I realize it has been a week and still no detailed Mohican report. You may (or may not) be disappointed to hear there might not be a thorough report. Given that I was a DNF, I feel a little less motivated, less compelled, and certainly less required to document every step -- aside from in my own mind (again and again) to review the things I could have done differently to possibly change the outcome. Trust me, that documentation has been reviewed, and the general consensus in my own mind is that I did everything as right as I could given the day, the weather, the course.
As ultrarunners we know that even the best training base and fitness level can be up against random challenges we could not have predicted: a last minute rule or course change; a migraine the night before, at the start line, during the race; an unpredicted humid 95 degree day; your pacer delayed at the airport; your family disallowed access to an aid station where you were counting on them for support. Yet we must be adaptable, take things as they come, and hope that when a challenge faces us it is within our control to fix.
I feel that this year the reason for my drop was pretty nearly out of my control.
All day long I was wringing wet -- literally -- with sweat. It had rained early in the race and then I was never dry. My body was fighting a losing battle to cool itself.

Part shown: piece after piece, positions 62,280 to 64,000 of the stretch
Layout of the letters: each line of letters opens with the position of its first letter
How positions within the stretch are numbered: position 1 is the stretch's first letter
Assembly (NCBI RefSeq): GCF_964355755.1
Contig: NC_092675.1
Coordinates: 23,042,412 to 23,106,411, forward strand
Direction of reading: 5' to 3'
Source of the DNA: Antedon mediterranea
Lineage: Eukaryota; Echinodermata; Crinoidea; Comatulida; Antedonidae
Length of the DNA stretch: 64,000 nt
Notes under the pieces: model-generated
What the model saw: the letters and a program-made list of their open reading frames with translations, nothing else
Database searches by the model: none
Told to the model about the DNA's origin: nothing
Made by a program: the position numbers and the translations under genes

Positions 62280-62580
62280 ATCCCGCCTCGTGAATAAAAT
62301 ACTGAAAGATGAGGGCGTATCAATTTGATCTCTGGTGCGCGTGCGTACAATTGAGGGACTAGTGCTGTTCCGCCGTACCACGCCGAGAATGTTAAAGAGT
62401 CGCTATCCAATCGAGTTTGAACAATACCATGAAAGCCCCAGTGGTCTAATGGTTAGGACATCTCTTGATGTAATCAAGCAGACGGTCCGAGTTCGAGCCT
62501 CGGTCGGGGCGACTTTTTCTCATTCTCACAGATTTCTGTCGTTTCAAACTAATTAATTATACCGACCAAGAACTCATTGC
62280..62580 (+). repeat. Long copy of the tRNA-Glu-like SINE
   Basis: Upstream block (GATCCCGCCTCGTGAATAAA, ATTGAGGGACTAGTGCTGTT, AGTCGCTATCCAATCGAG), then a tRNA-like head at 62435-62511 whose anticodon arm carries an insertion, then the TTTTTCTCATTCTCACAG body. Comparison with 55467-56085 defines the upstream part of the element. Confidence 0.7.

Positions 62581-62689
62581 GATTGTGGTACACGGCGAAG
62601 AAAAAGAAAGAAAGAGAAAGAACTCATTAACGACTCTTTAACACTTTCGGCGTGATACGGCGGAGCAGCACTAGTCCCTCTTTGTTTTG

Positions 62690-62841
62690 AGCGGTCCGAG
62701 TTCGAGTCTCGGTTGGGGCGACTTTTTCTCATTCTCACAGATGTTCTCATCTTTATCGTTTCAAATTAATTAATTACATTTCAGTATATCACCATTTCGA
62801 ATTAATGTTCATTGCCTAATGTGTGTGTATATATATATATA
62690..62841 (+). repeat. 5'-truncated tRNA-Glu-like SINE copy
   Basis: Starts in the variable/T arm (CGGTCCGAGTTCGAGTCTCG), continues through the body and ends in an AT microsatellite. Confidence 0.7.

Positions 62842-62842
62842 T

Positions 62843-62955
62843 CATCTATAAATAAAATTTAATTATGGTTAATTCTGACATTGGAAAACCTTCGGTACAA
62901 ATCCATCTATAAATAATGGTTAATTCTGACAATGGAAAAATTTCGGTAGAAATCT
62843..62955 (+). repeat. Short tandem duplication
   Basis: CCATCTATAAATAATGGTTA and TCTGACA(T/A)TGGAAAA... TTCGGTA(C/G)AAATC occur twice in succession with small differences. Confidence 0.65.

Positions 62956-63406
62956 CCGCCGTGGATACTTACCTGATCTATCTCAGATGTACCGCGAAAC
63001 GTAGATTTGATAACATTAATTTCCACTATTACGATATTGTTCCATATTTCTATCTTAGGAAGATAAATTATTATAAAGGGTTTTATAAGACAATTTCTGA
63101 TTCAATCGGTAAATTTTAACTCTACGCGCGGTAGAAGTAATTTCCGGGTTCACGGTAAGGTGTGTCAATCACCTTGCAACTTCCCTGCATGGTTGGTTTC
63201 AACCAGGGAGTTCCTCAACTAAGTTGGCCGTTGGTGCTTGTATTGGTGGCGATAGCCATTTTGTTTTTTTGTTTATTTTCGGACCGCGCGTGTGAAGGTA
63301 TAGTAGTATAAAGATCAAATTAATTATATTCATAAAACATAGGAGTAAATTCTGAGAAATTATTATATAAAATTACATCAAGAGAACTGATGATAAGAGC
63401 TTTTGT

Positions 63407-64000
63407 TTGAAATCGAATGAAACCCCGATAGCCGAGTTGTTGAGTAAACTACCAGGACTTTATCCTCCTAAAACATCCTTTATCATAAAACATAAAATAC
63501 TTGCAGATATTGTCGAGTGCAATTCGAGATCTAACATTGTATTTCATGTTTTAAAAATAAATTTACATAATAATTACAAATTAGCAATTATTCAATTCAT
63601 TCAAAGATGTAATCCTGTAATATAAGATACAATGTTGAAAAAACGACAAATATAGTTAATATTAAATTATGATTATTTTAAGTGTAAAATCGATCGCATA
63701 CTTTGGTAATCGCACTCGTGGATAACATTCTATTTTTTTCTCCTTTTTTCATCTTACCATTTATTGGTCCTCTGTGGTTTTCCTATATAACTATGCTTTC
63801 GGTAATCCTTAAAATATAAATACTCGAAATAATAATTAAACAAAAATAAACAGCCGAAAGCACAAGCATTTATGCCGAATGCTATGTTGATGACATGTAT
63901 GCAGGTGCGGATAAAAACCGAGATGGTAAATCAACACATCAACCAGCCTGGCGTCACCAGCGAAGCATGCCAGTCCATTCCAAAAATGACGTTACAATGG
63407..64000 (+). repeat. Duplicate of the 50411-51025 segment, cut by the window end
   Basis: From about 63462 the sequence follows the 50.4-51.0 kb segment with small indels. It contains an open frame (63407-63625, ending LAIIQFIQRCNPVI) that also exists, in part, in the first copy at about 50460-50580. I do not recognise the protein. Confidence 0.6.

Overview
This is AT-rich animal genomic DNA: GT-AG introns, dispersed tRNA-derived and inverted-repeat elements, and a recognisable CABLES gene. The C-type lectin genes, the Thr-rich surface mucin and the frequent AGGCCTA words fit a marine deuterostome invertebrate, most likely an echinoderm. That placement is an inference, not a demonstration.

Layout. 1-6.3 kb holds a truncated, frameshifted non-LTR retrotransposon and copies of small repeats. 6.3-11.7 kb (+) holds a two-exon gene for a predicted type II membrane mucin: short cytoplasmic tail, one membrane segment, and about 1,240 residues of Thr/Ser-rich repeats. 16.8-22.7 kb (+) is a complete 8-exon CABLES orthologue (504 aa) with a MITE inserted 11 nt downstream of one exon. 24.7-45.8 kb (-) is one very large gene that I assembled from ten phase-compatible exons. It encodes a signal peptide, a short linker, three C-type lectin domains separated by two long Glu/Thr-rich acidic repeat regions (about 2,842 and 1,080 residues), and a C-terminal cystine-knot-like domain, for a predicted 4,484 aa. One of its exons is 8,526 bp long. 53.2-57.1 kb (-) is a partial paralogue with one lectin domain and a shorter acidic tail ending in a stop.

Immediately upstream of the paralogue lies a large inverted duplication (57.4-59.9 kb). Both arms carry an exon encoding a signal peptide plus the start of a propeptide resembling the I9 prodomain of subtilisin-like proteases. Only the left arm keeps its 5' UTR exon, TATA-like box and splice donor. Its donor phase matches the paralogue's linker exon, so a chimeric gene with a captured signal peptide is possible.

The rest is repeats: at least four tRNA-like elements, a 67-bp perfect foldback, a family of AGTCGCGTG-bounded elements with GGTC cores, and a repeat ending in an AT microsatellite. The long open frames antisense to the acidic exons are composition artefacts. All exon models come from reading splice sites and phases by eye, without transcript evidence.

It is my personal opinion that placing all 23 road miles in the heat of the day was an unkind move. It became risky when aid stations were 7 miles apart or running out of food and water so much the volunteers had to provide bread and ice from their own freezer. I know ultimately it is the runner's responsibility to support his/her nutritional needs and use aid stations as secondary sources -- yet how many runners in this race were told or intrinsically knew there might not be enough water or ice for everyone? Ah, maybe I found something I could have done differently: packed a suitcase of water and food items at literally every drop-bag location. (I know someone who did this -- and he does it every year, and probably at every 100-miler he runs, "just in case." He finished, by the way. Correlation?)
Back to the story -- I thought I was drinking enough, eating enough; kept ice in my hat (they had supplies when I came through) and paced myself well through those rough hours. I had thankfully met up with Mark Carroll earlier on the red loop and was able to stay with him for 30+ miles, which totally benefited me since I could talk and listen and was no longer alone. Plus, he sang random songs and made random comments that at times left me breathless with laughter. It was actually fun.
In fact I was thinking this year's race was proceeding better than most others for me.